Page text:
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Created attachment 2718 [details]
This is a test case using C# in Mono For Android. See internal documentation to trigger failure case.
The Switch (toggle) control throws a null-pointer exception upon adding it programmatically to a view when I have constructed the toggle control with a corresponding style reference. If I do not specify a style upon construction of the control and use APIs to "style" the control instead, then the control may be added successfully to a view through programmatic means. Of course, one can always specify style properties in the layout for the control and it will render fine. But that's not what we currently need at our company. We build most controls programmatically (dynamically) and need to style the control during construction using a style reference.
in my case the app never starts up, even without reaching the code tha tneeds to be commented out.
I believe that the NullPointerException is due to invalid use of Switch. As per the Switch documentation:
> defStyle :
> An attribute ID within the active theme containing a reference to the
> default style for this widget. e.g. android.R.attr.switchStyle.
Meanwhile, you're trying:
var s3 = new Switch(this, null, Resource.Attribute.s1);
While Resource.Attribute.s1 is an attribute ID, it isn't an "attribute ID within the active theme containing a reference to the default style for this widget."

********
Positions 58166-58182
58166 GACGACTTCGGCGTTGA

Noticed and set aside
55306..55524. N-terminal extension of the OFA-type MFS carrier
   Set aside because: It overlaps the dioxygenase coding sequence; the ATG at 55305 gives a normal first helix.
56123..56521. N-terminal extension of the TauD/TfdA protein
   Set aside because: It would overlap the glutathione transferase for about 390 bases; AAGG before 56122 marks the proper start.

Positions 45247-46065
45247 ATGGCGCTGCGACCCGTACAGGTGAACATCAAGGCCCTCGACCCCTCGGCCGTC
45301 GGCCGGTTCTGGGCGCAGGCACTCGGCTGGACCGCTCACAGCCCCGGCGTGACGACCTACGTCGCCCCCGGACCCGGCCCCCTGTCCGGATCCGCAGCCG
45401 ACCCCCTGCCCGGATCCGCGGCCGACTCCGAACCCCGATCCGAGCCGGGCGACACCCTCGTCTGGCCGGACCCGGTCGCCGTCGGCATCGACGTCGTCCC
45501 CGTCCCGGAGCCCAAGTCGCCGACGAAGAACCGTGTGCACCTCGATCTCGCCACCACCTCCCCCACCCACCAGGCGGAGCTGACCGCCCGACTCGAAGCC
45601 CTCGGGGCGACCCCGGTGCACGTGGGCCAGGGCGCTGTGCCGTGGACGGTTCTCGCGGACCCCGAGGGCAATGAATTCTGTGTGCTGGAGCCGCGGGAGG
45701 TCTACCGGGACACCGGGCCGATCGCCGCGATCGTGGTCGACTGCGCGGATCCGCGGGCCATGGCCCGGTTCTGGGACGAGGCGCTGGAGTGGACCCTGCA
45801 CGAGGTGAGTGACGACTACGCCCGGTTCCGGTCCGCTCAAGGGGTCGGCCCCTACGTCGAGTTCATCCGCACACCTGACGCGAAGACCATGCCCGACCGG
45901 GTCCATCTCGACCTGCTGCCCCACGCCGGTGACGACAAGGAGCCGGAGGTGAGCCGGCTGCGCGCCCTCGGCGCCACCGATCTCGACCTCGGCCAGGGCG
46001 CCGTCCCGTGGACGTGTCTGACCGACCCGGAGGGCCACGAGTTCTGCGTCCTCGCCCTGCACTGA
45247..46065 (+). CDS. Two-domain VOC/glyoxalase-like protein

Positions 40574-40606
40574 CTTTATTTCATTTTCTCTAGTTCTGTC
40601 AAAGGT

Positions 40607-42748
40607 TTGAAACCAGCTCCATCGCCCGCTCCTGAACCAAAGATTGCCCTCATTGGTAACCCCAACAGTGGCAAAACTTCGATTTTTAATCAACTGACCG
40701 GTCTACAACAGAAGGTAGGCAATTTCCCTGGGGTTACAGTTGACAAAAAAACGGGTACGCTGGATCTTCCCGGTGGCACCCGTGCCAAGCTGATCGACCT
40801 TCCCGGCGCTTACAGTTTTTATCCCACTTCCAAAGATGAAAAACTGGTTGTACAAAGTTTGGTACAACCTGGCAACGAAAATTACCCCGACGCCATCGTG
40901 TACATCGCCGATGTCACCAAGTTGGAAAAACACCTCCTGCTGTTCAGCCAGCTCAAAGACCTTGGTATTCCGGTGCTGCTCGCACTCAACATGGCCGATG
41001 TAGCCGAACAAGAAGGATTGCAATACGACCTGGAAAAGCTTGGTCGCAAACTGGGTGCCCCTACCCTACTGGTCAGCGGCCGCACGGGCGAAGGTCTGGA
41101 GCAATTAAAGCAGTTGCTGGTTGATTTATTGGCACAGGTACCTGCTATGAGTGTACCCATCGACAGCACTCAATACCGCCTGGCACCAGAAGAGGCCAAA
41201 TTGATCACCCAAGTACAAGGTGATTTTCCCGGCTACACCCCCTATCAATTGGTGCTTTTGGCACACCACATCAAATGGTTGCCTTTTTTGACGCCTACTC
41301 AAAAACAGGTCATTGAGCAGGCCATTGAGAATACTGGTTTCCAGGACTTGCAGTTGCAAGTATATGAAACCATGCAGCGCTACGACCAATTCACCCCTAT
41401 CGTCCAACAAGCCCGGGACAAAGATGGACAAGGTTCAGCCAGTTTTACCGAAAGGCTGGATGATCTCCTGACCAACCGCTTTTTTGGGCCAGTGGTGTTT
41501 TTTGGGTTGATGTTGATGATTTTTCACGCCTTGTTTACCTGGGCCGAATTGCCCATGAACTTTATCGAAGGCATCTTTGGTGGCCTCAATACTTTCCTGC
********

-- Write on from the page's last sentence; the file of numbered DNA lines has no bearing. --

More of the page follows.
I don't know how to construct such an attribute ID, but I'm pretty sure that Resource.Attribute.s1 is NOT it, given that Resource.Attribute.s1 comes from Resources\values\attrs.xml, and s1 is an <attr/> within a <declare-styleable/>, which appears to be how you declare new XML attributes for View subclasses:
Rephrased, your attrs.xml:
<attr name="s1" format="reference" />
<attr name="s2" format="reference" />
makes it possible to do this in your layout.axml:
Note that you don't have a MyCustomView type, so the above is nonsense, which further adds to my belief that Resource.Attribute.s1 will NOT work as you're attempting to use it.
In investigating all this I've tried to find an existing Java example that constructs a Switch programmatically. Unfortunately, I haven't found one.
If you believe that I'm closing this bug in error, please provide a Java example that demonstrates code-based construction of an android.widget.Switch and provides a non-default value for the Switch constructor's defStyle parameter.
If you create `s3` without providing the defStyle parameter, your sample works as expected:
var s3 = new Style(this, null);